How COVID-19 Will Affect the Media Industries

The spread of COVID-19, and the responses of industry and governments alike, is unprecedented. It is, however, the restrictions on movement of people along with the response of consumers and investors that is causing the biggest disruption and will have the most impact on entertainment businesses. MIDiA has produced a report that explores the potential near- and mid-term impact of COVID-19 on entertainment businesses, from production through commercial to audience consumption. The full report is immediately available to MIDiA clients but we have also created a version of this report that we are making available to everyone free of charge to help them navigate their way through these uncertain times. Below is a high-level overview of the report’s key findings, as well as details of how to get the free report.

23.03.2020_How COVID_graphic

There are five phases of COVID-19 impact on leisure and entertainment: business as usual; leisure collapse; cocooning; revival; and finally, recurrence. Medical opinion is split on whether COVID-19 will return once infection rates initially diminish. However, the prospect of a return – possibly seasonal recurrences – remains a strong possibility. Audiences and investors alike may well manifest alarm and concern, albeit at lower rates. Either way, governments, along with entertainment and leisure businesses, will have to plan for dips in demand – possibly for years to come. 

Production

Although entertainment – live performances excepted – is easily consumed away from public places, the production process of most content still often includes significant human contact and is therefore at risk from COVID-19. Not all media industries are equally affected, however. Restrictions and guidelines concerning groups of people and home-based working have already started to hit the filming of TV shows and movies, with many projects put on hold. Meanwhile, staples of linear TV such as soap operas (many of which have older, at-risk cast members), quiz shows, game shows and reality TV are all likely candidates to halt filming. In music, recording studios are closing down, creating a similar supply chain challenge. If the pandemic persists long enough to keep the population home-bound for months, both music and TV companies are going to start running out of new content to deliver to their audiences. Games, however, is a very different story, with many games publishers able to continue the development of games with work-from-home (WFH) workers. This is a distinct market advantage. Podcast creators and social talent are similarly well placed. In fact, independent content production as a whole is well positioned to weather this storm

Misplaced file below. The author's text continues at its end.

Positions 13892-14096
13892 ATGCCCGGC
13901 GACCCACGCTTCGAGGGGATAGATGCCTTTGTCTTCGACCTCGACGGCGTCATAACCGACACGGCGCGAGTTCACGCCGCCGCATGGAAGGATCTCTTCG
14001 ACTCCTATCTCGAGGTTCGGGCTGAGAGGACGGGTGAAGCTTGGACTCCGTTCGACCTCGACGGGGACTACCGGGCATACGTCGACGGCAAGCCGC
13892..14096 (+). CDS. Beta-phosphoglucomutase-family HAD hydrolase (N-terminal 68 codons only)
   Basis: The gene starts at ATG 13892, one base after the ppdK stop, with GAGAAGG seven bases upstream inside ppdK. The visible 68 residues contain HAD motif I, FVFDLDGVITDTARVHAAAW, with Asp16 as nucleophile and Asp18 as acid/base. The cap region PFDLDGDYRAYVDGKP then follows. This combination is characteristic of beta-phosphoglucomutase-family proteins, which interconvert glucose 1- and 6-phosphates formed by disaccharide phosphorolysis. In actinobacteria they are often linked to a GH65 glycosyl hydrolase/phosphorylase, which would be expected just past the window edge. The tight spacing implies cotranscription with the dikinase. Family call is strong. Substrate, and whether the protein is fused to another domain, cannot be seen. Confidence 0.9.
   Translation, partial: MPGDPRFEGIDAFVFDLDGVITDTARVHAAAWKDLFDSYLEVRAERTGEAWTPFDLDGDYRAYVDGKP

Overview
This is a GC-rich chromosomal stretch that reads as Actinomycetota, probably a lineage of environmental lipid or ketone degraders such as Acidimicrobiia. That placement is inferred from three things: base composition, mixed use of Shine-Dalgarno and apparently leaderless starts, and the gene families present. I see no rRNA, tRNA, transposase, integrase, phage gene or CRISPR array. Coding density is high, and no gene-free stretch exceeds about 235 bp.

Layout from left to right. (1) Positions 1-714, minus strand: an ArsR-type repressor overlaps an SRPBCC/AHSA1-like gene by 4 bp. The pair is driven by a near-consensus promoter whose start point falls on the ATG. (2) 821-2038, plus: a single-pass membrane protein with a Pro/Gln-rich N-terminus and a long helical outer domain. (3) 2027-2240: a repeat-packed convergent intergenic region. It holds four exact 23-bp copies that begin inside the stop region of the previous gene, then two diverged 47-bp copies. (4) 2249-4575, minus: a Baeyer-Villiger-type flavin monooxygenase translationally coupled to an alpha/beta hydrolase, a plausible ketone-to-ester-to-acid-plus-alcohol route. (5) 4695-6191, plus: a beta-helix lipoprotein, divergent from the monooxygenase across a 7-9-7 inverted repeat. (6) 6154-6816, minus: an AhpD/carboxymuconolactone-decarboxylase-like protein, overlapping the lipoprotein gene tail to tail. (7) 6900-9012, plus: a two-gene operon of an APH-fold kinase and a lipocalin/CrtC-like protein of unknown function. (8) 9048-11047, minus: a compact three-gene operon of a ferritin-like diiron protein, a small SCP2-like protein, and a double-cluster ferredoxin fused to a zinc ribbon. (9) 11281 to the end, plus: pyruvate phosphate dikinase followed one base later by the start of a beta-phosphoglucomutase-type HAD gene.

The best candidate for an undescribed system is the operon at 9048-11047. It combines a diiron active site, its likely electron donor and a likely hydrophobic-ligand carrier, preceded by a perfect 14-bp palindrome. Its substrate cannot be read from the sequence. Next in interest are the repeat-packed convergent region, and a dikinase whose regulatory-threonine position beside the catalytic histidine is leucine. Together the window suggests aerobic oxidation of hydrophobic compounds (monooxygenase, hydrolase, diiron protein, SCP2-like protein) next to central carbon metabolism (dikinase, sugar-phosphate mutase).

Live entertainment

Consumption of entertainment in venues (encompassing sports, cinema, music, theatre, clubs) is significantly more impacted in the short term by COVID-19. However, recovery should transpire in the mid- to long-term. Sports has been particularly hard hit and was one of the first sectors to respond, initially playing games behind closed doors and then stopping leagues and events entirely. The consumption hole that sports has created (for both live and televised sports) is an opportunity for other forms of entertainment to fill. TV rights deals face the risk of re-evaluation if the shutdowns persist. Live music is another high-profile victim, as testified to by the share price tribulations of Live Nation. Live streaming of concerts is still nascent and COVID-19 may have come a little too early for the sector to truly capitalise. Nevertheless, there is already a groundswell of activity that will grow – though promoters may find themselves cut out of this new value chain. Once the pandemic is over however, live music will return to strength as the unique experience of being at a live music cannot be fully replicated digitally.

Consumption